Club Paradise

Club Paradise is a resort established in 1989 on Dimakya Island located in the Northern Isles of Palawan, Philippines. Owned and operated by Euro-Pacific Resorts, Inc. a German-Filipino corporation which aims to provide a select clientele an accesible holiday retreat and for the corporate man, a conductive meeting venue closest to nature.

Club Paradise, accredited by the Philippines' Department of Tourism, is a 2-time winner of the Kalakbay Awards Resort of the Year in the 'AA' Category. Realizing that nature is it's greatest asset, much effort has been committed by EPRI towards maintaining balance between the island's ecological integrity and tourism operation and development.

Palawan is a narrow archipelago of 1,780 islands on the western border of the Philippines, with the greatest concentration of islands and the lowest density population in the country. Geographically, it is more remote from the other provinces in the country - in fact, some of its southern islands are closer to Malaysia than to the rest of the Philippines. It is bounded by the South China Sea on the west and the Sulu Sea on the east. With a land area of nearly 1.5 million hectares, Palawan is the country's largest province. It has an irregular coastline of almost 2,000 kilometers, indented by numerous coves and bays. Highlands and rolling terrain covered with lush forests create a cool and scenic landscape. Except for the northern towns, which are occasionally visited by storms. Palawan is generally typhoon-free. Warm weather prevails from March to May while the coolest months are from December to February. Heavy rainfall is experienced in July and August accompanied by the southwest monsoon.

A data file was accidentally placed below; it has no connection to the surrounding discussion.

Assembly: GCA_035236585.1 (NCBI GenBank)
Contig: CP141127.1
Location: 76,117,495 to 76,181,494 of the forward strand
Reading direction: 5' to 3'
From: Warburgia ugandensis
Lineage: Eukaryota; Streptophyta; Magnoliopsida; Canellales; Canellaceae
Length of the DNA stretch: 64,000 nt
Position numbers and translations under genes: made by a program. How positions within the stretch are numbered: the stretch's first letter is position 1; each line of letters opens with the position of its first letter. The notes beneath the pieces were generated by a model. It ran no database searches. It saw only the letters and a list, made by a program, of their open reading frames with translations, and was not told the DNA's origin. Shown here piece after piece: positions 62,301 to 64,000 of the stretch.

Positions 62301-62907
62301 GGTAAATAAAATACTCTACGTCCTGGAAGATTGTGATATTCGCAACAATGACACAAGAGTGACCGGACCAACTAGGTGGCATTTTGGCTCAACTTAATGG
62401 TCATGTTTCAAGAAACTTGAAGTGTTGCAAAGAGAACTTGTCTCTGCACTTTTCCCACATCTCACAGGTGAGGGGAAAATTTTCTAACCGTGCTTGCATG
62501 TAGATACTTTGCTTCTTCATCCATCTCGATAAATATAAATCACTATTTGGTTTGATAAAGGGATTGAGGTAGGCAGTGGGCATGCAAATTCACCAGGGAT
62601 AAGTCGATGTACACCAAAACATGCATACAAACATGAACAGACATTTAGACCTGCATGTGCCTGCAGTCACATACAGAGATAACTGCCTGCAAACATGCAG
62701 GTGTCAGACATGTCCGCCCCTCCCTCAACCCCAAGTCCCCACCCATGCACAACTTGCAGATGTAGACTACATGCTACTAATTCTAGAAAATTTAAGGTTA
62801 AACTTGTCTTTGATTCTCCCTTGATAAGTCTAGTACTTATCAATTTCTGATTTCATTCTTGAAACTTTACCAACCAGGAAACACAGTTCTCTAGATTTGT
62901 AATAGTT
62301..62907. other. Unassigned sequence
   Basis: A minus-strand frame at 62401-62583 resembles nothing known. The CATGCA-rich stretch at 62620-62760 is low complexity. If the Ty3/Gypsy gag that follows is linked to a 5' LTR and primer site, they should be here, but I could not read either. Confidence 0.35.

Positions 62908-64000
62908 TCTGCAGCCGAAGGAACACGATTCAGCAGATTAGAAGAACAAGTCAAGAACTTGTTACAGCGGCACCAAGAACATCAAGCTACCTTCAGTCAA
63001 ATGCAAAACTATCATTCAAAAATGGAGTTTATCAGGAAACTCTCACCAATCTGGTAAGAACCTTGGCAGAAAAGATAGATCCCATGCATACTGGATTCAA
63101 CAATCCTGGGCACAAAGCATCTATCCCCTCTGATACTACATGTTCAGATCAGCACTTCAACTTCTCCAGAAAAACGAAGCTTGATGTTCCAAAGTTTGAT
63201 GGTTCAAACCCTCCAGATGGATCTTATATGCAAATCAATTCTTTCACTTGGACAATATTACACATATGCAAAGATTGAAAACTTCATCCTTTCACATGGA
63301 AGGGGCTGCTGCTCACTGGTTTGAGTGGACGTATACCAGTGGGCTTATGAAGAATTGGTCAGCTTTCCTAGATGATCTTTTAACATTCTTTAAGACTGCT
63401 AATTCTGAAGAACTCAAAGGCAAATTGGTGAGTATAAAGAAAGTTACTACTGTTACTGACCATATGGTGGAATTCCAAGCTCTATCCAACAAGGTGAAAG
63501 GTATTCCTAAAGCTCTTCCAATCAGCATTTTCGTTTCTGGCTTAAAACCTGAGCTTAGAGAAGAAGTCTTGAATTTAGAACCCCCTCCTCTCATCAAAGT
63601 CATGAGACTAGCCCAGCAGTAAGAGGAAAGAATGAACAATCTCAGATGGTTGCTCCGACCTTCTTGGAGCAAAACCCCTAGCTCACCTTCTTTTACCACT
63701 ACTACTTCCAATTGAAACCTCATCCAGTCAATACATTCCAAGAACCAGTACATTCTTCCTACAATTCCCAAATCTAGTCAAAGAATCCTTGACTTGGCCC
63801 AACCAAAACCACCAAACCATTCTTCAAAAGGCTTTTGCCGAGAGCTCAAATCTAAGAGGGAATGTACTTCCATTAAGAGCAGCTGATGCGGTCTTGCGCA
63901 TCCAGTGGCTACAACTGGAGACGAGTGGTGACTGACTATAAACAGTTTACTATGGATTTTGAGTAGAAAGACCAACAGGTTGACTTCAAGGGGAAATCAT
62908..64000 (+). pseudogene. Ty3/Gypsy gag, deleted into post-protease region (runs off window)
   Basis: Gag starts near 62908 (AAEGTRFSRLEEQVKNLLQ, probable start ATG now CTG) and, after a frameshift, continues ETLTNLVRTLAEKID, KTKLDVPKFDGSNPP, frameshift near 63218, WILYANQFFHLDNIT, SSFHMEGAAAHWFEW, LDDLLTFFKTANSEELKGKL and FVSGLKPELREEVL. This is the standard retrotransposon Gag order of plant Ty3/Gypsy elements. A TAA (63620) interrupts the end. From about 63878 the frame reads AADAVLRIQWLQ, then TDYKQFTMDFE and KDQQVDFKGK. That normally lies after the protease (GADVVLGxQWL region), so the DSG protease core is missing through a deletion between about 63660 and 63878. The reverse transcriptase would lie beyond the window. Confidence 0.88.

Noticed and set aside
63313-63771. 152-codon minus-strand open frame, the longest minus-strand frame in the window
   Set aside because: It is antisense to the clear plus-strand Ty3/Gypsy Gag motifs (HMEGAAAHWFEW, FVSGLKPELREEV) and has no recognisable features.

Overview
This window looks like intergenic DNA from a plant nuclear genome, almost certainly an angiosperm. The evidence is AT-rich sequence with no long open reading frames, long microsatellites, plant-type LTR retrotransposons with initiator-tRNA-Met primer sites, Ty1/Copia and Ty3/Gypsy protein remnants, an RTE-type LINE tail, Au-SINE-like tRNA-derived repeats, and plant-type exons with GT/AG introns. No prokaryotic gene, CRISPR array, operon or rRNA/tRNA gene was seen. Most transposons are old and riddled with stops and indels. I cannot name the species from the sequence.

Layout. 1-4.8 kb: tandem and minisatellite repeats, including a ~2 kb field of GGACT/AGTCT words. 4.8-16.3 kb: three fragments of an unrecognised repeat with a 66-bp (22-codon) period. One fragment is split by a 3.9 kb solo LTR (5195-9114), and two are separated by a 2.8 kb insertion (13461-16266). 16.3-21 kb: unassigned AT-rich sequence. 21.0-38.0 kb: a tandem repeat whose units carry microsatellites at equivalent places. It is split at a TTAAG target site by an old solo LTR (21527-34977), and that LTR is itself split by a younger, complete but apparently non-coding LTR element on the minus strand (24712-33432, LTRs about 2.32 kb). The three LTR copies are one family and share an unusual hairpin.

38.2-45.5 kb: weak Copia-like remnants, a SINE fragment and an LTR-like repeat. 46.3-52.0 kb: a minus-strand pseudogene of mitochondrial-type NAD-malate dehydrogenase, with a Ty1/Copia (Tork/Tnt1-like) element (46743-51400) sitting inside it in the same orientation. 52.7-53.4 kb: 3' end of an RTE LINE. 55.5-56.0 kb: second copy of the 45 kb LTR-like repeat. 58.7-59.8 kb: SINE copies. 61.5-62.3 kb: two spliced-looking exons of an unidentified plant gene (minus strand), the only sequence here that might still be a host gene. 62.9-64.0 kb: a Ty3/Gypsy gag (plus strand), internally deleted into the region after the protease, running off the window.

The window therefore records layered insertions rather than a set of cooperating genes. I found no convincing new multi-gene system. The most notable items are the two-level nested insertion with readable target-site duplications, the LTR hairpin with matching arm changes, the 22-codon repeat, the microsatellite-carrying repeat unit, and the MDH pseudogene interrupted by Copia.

A melting pot of migrants from various parts of the Philippines and other countries, Palawan has a relatively high population growth rate of 3.64% annually due mainly to the high influx of settlers. Based on the latest official census, Palawan has a population of 755,412.

The Calamianes group of Islands is perhaps one of the world's best-kept secrets among travel destinations. This pristine island world is an unspoilt haven for visitors, who can indulge in any numbers of activities or enjoy the unmatched scenery of Palawan's northernmost region. The Calamianes have the highest concentration o islands in the Philippine archipelago, while remaining the most thinly populated. Busuanga, Coron, Culion, and Linapacan Islands are the main islands of the region, serving as a quietly efficient gateway between Luzon and the rest of Palawan. Each of these islands has its own charm, its own character and history, and its own set of offerings for the traveler.

How to Get There

FROM MANILA, you can take a one-hour flight from Manila to Busuanga (YKR) via SEAIR, Asian Spirit, Philippine Airlines and Cebu Pacific, or a 12 hour-cruise from Manila to Coron

FROM CORON PIER, upon reaching Coron Pier, there will be a 1-hour jeepney ride from Coron Pier to YKR Airport (Busuanga).

FROM BUSUANGA AIRPORT (YKR), upon reaching Busuanga Island, there will be a 30-minute jeepney ride followed by a scenic 30-minutes boat ride.

Web Reference:

club paradise palawan http://www.clubparadisepalawan.com/cprofile.php


Dive photos of the Coron Wrecks
PALAWAN Islands Philippines.

Palawan is one of the Philippines' last frontiers - still relatively undeveloped, it offers spectacular landscapes, world-class diving and a wildlife that has more in common with nearby Borneo than that of the other Philippine islands. Borneo and Palawan would have been connected by a land bridge during the last Ice Age.